Repairing Food Systems Failures: Policies, Innovations, and Partnerships


by Ruerd Ruben | February 1, 2019

Produce for sale from a roadside vendor in Delhi, India Photo: J.Hodur/A4NH

The current food system is failing us.

Current food systems are not capable of reducing hunger and malnutrition. In fact, hunger in the world has been increasing, growing to nearly 821 million in 2017, from around 804 million in 2016. Also, overweight is sharply rising and has tripled since 1975, affecting 1.9 billion adults and 340 million children; every year 3.4 million people die from obesity. Hunger and overweight are strongly related to each other: children who receive insufficient infant and child nutrition are extremely vulnerable for overweight if exposed to energy-dense diets with high fat, sugar and salt content. While supplementation may offer some critical temporary solutions, the only structural solution to the problems of hunger and malnutrition is to improve the composition of diets.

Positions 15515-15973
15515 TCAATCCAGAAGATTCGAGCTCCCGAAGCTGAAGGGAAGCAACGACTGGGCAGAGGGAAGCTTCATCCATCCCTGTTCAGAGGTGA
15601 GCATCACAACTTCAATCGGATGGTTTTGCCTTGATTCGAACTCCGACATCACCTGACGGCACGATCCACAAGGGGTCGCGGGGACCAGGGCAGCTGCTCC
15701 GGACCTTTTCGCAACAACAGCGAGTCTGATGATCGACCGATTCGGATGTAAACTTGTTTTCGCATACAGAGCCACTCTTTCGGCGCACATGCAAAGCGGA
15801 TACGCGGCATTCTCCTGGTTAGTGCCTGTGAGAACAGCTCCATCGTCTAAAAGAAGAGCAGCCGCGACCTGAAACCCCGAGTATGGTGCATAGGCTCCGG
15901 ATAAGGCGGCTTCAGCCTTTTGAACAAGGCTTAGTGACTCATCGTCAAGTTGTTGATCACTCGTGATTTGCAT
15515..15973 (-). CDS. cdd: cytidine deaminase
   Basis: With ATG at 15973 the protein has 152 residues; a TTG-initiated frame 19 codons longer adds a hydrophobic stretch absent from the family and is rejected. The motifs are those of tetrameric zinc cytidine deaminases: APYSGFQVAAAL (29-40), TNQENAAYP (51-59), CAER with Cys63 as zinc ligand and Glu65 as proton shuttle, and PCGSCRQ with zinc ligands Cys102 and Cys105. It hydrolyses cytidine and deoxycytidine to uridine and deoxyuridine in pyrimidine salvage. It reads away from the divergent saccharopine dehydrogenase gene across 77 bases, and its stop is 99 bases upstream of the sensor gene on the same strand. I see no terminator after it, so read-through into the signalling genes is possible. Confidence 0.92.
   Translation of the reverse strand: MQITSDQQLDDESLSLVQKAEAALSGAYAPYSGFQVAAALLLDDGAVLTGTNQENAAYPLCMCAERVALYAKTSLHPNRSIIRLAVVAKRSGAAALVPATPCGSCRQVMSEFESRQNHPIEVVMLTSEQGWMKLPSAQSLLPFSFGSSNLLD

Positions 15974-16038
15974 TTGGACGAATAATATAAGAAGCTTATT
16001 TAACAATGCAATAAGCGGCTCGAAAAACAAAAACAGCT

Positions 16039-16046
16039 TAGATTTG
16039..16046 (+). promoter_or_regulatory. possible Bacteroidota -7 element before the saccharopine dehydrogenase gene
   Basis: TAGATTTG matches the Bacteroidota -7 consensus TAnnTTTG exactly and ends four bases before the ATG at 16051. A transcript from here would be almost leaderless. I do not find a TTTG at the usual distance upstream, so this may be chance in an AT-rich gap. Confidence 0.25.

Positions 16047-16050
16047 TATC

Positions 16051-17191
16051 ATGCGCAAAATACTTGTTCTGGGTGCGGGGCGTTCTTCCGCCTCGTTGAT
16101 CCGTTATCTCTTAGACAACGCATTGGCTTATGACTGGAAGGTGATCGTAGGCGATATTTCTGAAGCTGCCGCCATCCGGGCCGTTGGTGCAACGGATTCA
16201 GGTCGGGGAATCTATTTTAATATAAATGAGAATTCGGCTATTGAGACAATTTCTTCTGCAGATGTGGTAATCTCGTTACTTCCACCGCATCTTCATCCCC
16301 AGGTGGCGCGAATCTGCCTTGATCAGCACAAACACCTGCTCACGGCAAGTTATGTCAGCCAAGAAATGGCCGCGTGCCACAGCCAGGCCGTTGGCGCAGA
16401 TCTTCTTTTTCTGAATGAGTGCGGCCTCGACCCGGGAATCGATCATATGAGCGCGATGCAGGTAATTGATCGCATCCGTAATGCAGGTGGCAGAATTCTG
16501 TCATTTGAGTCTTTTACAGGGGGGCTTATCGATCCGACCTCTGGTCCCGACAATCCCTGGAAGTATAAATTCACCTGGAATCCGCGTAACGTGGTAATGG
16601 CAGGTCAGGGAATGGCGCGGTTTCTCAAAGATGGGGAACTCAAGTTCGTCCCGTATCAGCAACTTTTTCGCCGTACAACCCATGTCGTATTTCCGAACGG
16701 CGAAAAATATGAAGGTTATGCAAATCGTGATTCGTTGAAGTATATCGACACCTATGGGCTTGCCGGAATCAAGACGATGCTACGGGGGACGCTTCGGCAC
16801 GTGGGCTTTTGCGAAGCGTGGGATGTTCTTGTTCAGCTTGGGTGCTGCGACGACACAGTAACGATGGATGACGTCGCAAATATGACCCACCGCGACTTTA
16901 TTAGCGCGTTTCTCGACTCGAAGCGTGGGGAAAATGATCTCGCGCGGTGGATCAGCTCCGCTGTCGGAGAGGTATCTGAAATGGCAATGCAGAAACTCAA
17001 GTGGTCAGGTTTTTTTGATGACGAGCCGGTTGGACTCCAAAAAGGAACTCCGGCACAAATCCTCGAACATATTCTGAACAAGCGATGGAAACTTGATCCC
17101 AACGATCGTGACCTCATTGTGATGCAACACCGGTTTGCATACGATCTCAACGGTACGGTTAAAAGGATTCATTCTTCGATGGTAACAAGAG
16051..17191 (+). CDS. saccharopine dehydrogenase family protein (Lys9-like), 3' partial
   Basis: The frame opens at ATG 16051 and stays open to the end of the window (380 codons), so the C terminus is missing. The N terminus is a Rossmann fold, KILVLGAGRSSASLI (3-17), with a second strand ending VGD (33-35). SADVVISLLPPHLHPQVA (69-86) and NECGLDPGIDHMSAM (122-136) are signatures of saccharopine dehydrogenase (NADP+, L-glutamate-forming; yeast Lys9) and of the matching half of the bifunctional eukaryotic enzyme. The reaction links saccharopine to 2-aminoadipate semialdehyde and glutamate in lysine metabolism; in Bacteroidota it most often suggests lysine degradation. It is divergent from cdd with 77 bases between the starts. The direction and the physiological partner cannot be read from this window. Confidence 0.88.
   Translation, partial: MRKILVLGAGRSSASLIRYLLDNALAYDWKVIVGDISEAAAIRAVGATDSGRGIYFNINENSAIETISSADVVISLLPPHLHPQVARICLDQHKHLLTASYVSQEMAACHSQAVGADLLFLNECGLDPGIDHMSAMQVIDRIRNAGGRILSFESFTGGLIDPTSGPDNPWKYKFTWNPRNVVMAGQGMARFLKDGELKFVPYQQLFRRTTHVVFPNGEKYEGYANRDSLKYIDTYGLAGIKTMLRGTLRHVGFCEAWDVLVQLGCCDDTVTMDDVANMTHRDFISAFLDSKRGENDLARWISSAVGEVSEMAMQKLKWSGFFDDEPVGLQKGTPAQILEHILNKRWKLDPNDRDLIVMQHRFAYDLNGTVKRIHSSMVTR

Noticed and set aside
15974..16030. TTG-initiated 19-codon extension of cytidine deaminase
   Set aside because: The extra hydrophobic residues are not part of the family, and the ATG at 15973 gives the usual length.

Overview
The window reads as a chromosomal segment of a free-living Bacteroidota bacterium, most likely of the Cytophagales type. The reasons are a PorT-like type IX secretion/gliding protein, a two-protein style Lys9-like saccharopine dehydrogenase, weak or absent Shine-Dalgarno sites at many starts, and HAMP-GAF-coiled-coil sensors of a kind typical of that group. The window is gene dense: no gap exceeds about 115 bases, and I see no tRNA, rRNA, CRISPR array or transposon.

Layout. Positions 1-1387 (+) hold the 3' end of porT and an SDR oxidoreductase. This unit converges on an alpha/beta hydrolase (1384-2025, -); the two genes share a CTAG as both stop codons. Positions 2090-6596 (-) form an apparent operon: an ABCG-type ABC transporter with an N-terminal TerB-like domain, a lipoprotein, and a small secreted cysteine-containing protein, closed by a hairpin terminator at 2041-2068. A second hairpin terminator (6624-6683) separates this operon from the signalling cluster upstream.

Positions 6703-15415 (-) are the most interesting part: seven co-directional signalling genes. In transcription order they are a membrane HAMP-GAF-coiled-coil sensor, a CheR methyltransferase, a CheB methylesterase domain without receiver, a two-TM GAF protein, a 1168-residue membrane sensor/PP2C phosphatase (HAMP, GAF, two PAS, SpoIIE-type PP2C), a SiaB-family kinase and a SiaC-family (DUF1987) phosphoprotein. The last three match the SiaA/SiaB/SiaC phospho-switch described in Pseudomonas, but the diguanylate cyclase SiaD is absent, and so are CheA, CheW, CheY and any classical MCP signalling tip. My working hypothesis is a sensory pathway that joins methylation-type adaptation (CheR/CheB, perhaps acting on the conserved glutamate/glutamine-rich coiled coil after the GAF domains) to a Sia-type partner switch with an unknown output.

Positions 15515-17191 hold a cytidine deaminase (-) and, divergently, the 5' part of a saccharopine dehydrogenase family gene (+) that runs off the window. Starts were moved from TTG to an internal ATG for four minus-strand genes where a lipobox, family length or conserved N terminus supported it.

The critical sense of urgency around food systems failures becomes visible in five related problems:

  • insufficient supply of food from agricultural production (yield gaps) to feed to growing world population,
  • inefficient delivery of foods from farmers to consumers due to inefficient agro-logistics and large losses and waste of food during transport, handling and storage,
  • unequitable access to sufficiently healthy and diversified diets, due to highly segmented food markets,
  • unaffordable opportunities for poor peoples’ consumption of healthier foods, since healthier foods are usually far more expensive than (ultra)processed foods, and
  • unsustainable food supply due to negative environmental impacts in terms of land and water use, biodiversity, and energy intensity of greenhouse gas emissions.